A recent Florida Supreme Court ruling in a medical malpractice lawsuit struck a major blow for victims of negligent healthcare providers. The impact is likely to be that Florida medical malpractice lawsuits are going to:
- Be more expensive.
- Drag on for longer.
- Face additional hurdles to success.
- Shake up legal strategies of both plaintiff and defendant attorneys.
Central to the rule – which was changed outside the Court’s normal process for rulemaking – allows hospitals and healthcare providers being sued for medical malpractice to immediately appeal an order denying a motion to dismiss on grounds that plaintiff’s medical expert witness isn’t adequately qualified to testify against the defendant.
The surprising ruling was something of a quick two-step. First, the Court ruled that the defendant hospital wasn’t allowed to get a rapid re-hearing on its motion to dismiss the claim altogether. But then, the Court turned around and immediately issued another opinion that switched up the game on the issue, amending the Florida Rule of Appellate Procedure to allow for interlocutory (mid-litigation) appeals over the issue of qualified expert witnesses.
In a short dissent, one Supreme Court Justice insisted a change this substantial to Florida medical malpractice case procedure shouldn’t be adopted before it’s weighed by the appropriate committee, which would be responsible for careful review followed by precise recommendations. That’s the way it typically works. But the Court just abruptly side-stepped that procedure. Although it is accepting public comment and requests for oral argument until mid-September, the rule change goes into effect immediately.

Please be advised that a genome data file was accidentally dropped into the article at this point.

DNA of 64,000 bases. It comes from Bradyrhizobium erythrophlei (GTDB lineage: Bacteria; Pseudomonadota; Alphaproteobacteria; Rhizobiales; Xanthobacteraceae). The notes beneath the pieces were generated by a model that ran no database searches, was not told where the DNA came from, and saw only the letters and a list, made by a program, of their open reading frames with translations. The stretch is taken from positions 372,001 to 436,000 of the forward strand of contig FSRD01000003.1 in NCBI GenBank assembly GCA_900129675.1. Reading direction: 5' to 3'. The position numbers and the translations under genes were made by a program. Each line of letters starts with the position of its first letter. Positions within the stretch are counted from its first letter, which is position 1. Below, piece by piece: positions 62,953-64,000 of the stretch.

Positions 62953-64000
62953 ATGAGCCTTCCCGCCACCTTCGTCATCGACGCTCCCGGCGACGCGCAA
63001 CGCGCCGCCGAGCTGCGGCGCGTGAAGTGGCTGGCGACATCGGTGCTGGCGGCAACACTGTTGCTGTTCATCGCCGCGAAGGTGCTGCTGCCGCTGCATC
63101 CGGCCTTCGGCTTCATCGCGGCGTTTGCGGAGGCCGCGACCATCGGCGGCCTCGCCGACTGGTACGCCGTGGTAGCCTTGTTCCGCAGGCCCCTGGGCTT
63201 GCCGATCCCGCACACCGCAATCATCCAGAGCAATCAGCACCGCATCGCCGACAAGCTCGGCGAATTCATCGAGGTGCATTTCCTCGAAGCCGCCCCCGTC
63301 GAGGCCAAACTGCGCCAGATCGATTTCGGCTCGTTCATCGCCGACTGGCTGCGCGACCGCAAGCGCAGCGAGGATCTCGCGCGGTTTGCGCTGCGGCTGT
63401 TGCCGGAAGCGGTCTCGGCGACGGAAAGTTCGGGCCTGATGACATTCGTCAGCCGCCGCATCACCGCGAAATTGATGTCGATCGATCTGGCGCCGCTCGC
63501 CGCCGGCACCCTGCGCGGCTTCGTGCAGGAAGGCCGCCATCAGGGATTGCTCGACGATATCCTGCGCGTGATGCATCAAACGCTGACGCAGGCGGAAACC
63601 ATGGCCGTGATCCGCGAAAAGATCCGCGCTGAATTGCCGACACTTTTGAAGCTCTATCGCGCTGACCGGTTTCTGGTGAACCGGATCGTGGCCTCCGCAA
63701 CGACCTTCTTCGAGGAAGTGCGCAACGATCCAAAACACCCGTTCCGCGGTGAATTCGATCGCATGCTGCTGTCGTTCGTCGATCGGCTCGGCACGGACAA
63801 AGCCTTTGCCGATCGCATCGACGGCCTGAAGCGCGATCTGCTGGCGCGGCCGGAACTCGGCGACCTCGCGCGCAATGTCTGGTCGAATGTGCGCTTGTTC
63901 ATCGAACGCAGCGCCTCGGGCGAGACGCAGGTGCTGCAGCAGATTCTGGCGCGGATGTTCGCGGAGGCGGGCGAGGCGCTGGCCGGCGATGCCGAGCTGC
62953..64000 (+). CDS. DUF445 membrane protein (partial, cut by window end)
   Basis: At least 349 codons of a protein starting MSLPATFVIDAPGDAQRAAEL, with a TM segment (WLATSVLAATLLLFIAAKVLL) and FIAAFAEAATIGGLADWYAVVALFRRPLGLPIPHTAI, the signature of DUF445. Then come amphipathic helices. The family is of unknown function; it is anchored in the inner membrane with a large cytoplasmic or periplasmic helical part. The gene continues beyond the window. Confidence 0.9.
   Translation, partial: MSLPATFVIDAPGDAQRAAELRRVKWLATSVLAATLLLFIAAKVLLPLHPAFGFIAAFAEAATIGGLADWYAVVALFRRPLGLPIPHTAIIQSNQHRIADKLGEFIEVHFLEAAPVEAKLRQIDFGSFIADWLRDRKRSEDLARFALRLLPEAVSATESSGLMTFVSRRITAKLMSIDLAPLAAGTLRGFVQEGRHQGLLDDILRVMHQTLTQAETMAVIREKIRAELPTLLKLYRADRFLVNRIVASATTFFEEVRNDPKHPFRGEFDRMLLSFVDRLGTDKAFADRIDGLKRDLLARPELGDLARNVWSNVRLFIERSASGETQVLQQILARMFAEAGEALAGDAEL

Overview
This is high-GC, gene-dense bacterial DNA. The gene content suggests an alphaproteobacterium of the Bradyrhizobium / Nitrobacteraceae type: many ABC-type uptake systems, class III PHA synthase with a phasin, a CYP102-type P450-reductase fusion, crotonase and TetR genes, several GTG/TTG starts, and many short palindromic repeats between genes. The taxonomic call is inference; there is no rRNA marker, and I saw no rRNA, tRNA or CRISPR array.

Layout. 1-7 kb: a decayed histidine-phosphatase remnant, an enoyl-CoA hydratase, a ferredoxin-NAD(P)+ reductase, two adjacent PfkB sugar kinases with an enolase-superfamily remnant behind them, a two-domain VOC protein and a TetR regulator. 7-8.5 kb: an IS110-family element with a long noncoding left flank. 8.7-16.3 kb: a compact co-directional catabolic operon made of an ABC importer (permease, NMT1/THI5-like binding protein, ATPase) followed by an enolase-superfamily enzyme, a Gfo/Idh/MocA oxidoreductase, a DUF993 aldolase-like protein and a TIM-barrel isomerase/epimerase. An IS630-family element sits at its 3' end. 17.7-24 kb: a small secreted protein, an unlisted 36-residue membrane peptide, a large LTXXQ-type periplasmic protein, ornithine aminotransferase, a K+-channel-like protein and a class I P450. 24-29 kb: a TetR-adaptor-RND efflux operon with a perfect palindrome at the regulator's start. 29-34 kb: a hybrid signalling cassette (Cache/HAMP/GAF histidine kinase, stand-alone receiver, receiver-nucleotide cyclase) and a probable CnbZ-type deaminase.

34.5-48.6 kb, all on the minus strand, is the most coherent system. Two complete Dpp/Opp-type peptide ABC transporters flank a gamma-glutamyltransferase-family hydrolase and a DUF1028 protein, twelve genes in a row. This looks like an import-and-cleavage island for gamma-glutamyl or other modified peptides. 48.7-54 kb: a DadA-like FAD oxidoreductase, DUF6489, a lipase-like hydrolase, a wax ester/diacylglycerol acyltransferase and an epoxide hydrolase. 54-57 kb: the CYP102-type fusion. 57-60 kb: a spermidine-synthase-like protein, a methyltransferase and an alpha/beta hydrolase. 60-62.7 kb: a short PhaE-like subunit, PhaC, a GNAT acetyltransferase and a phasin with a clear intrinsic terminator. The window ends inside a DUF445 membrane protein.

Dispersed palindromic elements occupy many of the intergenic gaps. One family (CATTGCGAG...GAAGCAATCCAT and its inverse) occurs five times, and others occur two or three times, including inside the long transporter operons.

Proponents of tort reform are, of course, over-the-moon about this. They’re saying it will help ensure that only truly qualified expert witnesses will have the opportunity to testify against other doctors in court.
But as our Palm Beach medical malpractice lawyers can explain, that take ignores the unequivocal fact that the expert witness vetting process in Florida medical malpractice cases is already quite stringent. Plaintiffs can’t even file the lawsuit until they submit an affidavit of an expert medical witness with the same or substantially similar education, training, and practice as the defendant. The judge has to sign off on that witness before the case even gets started.